Day 9: Heading for Bag End

We woke up this morning to the tune of singing birds, nut looking out throughout the window didn’t yield the nice view we were hoping for. Grey overcast skies with a chance of rain were to be the weather for this day.

Whangamata was destined to receive a few drops of rain over the next few days, which meant that us leaving was going to be a good idea. We don’t like rain during our holiday! 🙂
The destination for today is Rotorua, or Rotovegas, as the locals affectionately call it.

But first, another stop has to be made. Back home, we made reservations for a tour starting in Matamata. This trip tours the movie set for all Hobbit movies, and also was the location for all hobbit related shots in the three movies of Lord of the Rings.
The set is left full intact, just the way it used to be when shooting the Hobbit movies.
It now has more tourists. 😉

The movie set is strangely fascinating, in ways we never though it would. The site is very scenic in itself, and adding the movie set just creates a fascinatingly weird sense of oddity. We tourists don’t belong there, it is home to the Hobbits!
While you know everything is fake and just an outer shell, the attention to detail while creating the scenes is staggering. It includes beaten paths to laundry (by real people, over time), Hobbit holes in various sizes and scales (60%, 90%), a completely fake tree (built, painted and repainted after a year) and a field in a location which used to be a swamp.
It also is really expensive, but totally worth the visit. Trust me!

After this trip down to Tolkien’s imagination, a short drive took us via very curvy roads to New Zealand’s most visited town: Rotorua.
Famous for its geothermal activity the town is dotted with small geysers, mud pools and boiling pits of water. It also is really touristic, hence the local nickname of Rotovegas. The people even have erected a similar sign right at the start of the town!
We ended the walk through the local park with the geysers, mud pools and pits of boiling, smelly, water. Also, we dined at a place called Fat Dog before retiring to the Robertsons House B&B. built back in the 1880’s it again is a colonial style wooden house lovingly maintained by its current owner. Hat tip to John for giving us inspiration for the walk this afternoon!

Tomorrow, more smelly water, geysers and walks, we are off to see the region’s most famous places: the thermal parks!

Day 8: A walk in Coromandel

As we visited the ‘big ticket’ highlights in the area yesterday already, and we didn’t feel like driving the 100-ish kilometres again today, the first destination for us was the local visitors centre. Over here, these are called I-Site, and we quickly located one in downtown Whangamata, right in the neighbourhood of one of our favourite breakfast places: Subway.

In the visitor centre we found a little map of things to do in the area, which by the way is not much.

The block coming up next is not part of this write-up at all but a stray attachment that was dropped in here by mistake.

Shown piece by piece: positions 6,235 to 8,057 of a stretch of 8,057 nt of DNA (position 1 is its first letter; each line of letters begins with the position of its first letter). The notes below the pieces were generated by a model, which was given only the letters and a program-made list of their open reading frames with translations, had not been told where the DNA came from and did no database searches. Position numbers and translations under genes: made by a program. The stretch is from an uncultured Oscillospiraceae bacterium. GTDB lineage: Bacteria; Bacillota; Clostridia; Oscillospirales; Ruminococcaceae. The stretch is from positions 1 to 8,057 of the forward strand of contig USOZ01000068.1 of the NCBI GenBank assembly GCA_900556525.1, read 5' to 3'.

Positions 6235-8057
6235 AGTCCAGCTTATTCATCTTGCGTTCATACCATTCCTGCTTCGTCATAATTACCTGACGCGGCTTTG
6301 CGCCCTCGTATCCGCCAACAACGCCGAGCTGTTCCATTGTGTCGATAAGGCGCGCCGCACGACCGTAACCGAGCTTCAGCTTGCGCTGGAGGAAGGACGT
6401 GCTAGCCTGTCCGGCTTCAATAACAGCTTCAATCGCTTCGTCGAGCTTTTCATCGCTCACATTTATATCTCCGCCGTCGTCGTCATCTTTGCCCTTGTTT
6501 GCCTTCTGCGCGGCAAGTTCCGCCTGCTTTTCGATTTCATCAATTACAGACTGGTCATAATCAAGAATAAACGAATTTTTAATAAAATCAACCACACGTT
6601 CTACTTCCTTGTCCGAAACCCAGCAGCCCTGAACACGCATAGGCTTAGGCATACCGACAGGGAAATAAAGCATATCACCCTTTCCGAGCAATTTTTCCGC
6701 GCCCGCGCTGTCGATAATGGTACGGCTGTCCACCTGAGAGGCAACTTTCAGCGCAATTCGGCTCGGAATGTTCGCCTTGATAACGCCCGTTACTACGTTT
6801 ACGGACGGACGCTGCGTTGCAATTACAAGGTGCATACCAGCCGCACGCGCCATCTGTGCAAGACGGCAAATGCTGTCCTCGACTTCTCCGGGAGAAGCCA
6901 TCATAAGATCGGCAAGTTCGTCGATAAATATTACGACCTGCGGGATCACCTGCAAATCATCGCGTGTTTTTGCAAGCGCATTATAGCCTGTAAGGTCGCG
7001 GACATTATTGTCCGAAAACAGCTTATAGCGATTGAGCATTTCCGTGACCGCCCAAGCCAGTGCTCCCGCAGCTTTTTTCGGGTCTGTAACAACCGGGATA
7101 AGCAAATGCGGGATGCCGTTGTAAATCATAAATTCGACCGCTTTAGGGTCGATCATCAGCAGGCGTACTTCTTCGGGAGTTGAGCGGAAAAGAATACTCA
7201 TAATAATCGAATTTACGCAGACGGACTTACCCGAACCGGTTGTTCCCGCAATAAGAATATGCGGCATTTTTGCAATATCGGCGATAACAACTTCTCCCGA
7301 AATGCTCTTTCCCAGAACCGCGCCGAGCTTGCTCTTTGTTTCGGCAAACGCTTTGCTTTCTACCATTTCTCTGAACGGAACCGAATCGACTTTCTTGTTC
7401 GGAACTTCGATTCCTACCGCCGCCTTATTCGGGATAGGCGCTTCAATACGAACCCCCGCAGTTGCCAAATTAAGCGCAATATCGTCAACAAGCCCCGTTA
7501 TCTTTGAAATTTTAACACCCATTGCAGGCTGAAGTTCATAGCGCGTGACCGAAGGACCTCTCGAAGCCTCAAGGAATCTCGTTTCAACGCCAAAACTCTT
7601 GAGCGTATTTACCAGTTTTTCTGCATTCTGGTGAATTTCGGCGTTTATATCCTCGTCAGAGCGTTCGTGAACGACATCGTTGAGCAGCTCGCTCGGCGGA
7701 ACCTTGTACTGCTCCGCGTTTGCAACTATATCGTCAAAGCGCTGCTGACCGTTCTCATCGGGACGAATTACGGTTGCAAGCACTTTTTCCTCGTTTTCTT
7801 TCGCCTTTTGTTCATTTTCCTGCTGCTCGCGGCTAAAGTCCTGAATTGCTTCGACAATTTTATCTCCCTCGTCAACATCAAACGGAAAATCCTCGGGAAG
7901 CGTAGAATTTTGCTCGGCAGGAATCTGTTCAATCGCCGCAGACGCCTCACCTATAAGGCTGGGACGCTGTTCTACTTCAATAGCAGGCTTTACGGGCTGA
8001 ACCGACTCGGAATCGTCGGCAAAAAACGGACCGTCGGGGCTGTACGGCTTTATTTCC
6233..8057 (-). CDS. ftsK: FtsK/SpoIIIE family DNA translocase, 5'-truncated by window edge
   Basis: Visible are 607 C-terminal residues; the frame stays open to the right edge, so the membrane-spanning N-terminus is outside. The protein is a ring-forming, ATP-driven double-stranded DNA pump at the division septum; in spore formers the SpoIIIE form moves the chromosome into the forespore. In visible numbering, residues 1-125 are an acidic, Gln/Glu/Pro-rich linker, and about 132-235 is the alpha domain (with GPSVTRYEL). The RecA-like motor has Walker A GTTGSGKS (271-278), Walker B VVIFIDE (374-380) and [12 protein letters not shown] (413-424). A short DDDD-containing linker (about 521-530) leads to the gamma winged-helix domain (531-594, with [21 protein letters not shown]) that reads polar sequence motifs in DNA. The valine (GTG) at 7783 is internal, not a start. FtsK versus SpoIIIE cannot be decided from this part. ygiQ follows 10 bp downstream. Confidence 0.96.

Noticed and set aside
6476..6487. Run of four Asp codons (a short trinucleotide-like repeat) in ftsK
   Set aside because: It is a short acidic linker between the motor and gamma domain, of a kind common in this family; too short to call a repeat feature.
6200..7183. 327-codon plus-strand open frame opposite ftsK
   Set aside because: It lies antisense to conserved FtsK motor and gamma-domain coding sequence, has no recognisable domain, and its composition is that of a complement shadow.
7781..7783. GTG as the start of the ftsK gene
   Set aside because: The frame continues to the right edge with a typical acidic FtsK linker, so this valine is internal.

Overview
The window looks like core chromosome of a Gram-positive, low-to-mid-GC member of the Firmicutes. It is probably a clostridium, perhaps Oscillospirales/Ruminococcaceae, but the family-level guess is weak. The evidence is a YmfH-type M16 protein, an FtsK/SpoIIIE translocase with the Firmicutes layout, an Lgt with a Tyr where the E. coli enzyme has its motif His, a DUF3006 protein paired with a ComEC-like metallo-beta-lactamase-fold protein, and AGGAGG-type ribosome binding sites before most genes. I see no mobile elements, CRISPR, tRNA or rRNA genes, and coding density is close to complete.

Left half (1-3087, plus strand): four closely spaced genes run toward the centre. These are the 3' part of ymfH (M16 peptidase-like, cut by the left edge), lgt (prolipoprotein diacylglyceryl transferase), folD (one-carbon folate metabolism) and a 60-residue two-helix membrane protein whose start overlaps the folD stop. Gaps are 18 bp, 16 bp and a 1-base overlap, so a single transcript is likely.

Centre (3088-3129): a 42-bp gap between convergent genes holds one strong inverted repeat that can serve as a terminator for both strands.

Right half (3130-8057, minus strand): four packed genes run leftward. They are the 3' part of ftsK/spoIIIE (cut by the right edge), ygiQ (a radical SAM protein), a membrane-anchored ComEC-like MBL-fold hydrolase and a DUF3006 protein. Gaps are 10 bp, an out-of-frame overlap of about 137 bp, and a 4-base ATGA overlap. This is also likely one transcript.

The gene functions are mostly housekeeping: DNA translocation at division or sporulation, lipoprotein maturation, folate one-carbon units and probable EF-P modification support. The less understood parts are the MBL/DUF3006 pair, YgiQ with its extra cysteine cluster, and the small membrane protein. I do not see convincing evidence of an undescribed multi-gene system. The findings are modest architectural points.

Yes, you can play golf every few kilometers, yes you can visit the local vineyards, but those were not on our to do list. Instead, we opted for a day of small walks.
As these generally are not strenuous or long, we figured we could fit two or maybe even three in one day before we were too tired of the sun and being outdoors to go much further.

The one we chose was in the next town, Pauanui. The brochure told us it would be a 3 hour walk along a beach, visiting a ‘trig’, a cove and several other beaches. What the brochure did not tell us was that the track up to the ‘trig’ was really steep, poorly maintained and full of loose rocks. Also, the ‘trig’ turned out to be the local peak, and after a full 45 minutes of climbing we were informed by a couple hiking the track down that we were about a third of the way up. Ouch.
Also, the track was going to bee steeper, and worse, so we decided to call it a day and go back down.
This turned out to be a really good decision, as it meant we had time to spare, to walk the other side of the track, from the end towards the middle. As this was all much more flat and hugging the coast itself, it provided ample opportunities to go to small beaches, very big rocks and even a bay with a few caves!

The best part of it was a couple of kingfishers feeding their young in a tree really nearby which we observed for a full hour, just sitting on our bench and enjoying the hard work of the birds. With this seat at about 27 degrees in the shade with a little breeze from the ocean, it could be referred to as utterly comfortable.

The second part of the day, right after lunch in Pauanui, we spent on a short walk to a sand spit in another village. This one is called Opoutere and is about 11 km from the motel. With good views of the local marine wildlife (Oystercatchers, Dotterels and much more) we had a blast!

Tomorrow, we are off again, going further down south still. Destination: Rotorua!